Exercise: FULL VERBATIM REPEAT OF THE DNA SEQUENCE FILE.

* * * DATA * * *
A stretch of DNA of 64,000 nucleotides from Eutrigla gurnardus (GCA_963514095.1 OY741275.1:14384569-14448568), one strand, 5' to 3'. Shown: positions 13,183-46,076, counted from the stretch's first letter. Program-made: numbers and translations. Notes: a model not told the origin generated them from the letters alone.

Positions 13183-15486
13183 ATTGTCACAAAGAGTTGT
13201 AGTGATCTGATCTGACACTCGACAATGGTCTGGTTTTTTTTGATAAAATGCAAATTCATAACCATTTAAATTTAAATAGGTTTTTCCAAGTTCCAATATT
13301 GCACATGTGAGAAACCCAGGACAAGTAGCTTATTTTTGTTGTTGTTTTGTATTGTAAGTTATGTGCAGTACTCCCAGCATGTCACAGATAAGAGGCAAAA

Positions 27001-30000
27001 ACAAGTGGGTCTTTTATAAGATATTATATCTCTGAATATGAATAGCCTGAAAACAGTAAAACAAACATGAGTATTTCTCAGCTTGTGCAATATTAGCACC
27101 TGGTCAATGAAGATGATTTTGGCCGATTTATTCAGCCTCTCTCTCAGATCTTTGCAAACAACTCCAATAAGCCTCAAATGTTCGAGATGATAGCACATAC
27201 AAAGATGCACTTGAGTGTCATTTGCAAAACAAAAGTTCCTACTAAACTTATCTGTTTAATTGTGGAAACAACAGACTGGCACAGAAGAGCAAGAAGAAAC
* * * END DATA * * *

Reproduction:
A stretch of DNA of 64,000 nucleotides from Eutrigla gurnardus (GCA_963514095.1 OY741275.1:14384569-14448568), one strand, 5' to 3'. Shown: positions 13,183-46,076, counted from the stretch's first letter. Program-made: numbers and translations. Notes: a model not told the origin generated them from the letters alone.

Positions 13183-15486
13183 ATTGTCACAAAGAGTTGT
13201 AGTGATCTGATCTGACACTCGACAATGGTCTGGTTTTTTTTGATAAAATGCAAATTCATAACCATTTAAATTTAAATAGGTTTTTCCAAGTTCCAATATT
13301 GCACATGTGAGAAACCCAGGACAAGTAGCTTATTTTTGTTGTTGTTTTGTATTGTAAGTTATGTGCAGTACTCCCAGCATGTCACAGATAAGAGGCAAAA

Positions 27001-30000
27001 ACAAGTGGGTCTTTTATAAGATATTATATCTCTGAATATGAATAGCCTGAAAACAGTAAAACAAACATGAGTATTTCTCAGCTTGTGCAATATTAGCACC
27101 TGGTCAATGAAGATGATTTTGGCCGATTTATTCAGCCTCTCTCTCAGATCTTTGCAAACAACTCCAATAAGCCTCAAATGTTCGAGATGATAGCACATAC
27201 AAAGATGCACTTGAGTGTCATTTGCAAAACAAAAGTTCCTACTAAACTTATCTGTTTAATTGTGGAAACAACAGACTGGCACAGAAGAGCAAGAAGAAAC